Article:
Honoring Black Excellence in the military
February 24, 2022
There are so many incredible African Americans in our history who fought, led, and changed the U.S. Military. Each Black History Month it is an honor to spotlight men and women from our history whose stories and accomplishments we may not know. This month, we chose to spotlight one veteran per week on our social media channels who epitomize Black excellence. Here are five stories of Black Americans who have gone above and beyond to serve our country and to achieve excellence.
Samuel L. Gravely, Jr.
Samuel L. Gravely, Jr. was the first African American Admiral in the Navy. In his 38 years career in the U.S. Navy, he had many distinguished accomplishments, including a string of impressive “firsts.” He was the first African-American to command a U.S. Navy warship (USS Theodore E. Chandler); the first African-American to command an American warship under combat conditions since the Civil War (USS Taussig); the first African American to command a major naval warship (USS Jouett); the first African American Admiral; the first African American to rise to the rank of Vice-Admiral; and the first African American to command a U.S. Fleet (Commander, 3rd Fleet).
Vernice Armour started her career path in 1998, making history as the first African American female to serve as a police officer in Tempe, Arizona. She joined the Marines as an Officer Candidate, went to flight school where she was number one among the last two hundred graduates. After flight school, Armour was assigned to Marine Corps Base Camp Pendleton where she was named 2001 Camp Pendleton Female Athlete of the Year and twice won the Camp’s annual Strongest Warrior Competition. She served two wars in Iraq as a Marine and in March 2003, she flew with HMLA-169 during the invasion of Iraq, becoming America’s first African-American female combat pilot. After her time in the military, she had a stint as a running back for the San Diego Sunfire women’s football team and now she’s a successful entrepreneur and business consultant.
Frank E. Petersen Jr.
Frank E. Petersen Jr. was the first African American Marine Corps Aviator and General. When he retired in 1988, after serving 38 years, he was the first Black three-star general in the USMC and the “Silver Hawk” and “Gray Eagle” senior and ranking aviator in both the USMC and the Navy. He was also awarded a Distinguished Service Medal for his command services at Quantico.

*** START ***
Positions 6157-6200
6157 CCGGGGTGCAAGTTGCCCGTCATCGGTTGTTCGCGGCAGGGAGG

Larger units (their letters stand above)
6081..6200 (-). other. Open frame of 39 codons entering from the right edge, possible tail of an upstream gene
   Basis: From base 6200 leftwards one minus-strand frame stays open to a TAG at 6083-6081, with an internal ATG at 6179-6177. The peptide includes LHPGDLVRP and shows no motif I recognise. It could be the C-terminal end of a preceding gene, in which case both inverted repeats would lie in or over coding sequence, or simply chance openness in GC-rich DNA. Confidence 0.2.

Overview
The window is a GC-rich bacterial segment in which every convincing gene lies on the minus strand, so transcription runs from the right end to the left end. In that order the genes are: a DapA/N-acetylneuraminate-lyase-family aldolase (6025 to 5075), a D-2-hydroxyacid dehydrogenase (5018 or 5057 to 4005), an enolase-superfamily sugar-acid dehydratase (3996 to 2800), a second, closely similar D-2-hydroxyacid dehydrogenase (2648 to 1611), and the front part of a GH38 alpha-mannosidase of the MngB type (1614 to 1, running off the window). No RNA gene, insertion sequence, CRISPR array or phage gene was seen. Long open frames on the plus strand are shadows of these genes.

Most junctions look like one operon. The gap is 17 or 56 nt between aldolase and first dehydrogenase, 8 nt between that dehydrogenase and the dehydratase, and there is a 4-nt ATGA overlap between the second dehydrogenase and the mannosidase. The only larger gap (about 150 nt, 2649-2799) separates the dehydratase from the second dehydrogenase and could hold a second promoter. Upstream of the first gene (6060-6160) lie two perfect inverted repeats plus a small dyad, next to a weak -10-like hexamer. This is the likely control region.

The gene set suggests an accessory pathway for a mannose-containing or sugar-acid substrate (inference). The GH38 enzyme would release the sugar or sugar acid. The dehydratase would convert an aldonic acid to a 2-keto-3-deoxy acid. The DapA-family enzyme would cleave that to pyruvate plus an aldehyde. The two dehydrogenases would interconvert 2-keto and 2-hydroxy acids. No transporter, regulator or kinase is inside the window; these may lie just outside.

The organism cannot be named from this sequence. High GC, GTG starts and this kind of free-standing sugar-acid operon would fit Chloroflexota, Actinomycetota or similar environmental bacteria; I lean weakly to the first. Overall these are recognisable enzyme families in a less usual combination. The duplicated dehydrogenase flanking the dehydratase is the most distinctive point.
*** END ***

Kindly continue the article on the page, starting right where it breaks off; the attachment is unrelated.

Hazel Johnson-Brown started her career as a nurse, practicing in the medical cardiovascular ward at the Philadelphia Veterans Administration (VA) Hospital where she became head nurse within three months. She joined the Army in 1955 serving first on the female medical-surgical ward at Walter Reed Army Medical Center. In 1958, she committed to the Army Nurse Corps’ Registered Nurse Student Program then went onto Columbia University’s Teachers’ College where she earned a master’s degree in nursing education. In 1979, the Army nominated Johnson to become the 16th chief of the Army Nurse Corps with an accompanying promotion to brigadier general. She trailblazed as the first African-American lady and the first chief with an earned doctorate in the Department of Defense to achieve that distinction. What an incredible woman!
Henry Johnson served in the 369th Infantry Regiment in WWI known as the “Harlem Hellfighters”. The Harlem Hellfighters saw more combat than all other U.S. outfits. In fact, Johnson’s nickname by the German Army was “Black Death.” He single-handedly fought off more than 20 Germans and saved a fellow soldier from capture – all while injured and armed only with a bolo knife. President Theodore Roosevelt described Johnson as one of the “five bravest Americans” who served in the war. It wasn’t until 2015 that he was awarded the U.S. Medal of Honor by President Barack Obama posthumously.
These are just brief descriptions of the vast accomplishments these men and women had during their time in the service and beyond. We encourage you to follow the links and read more about their incredible lives. Happy Black History Month!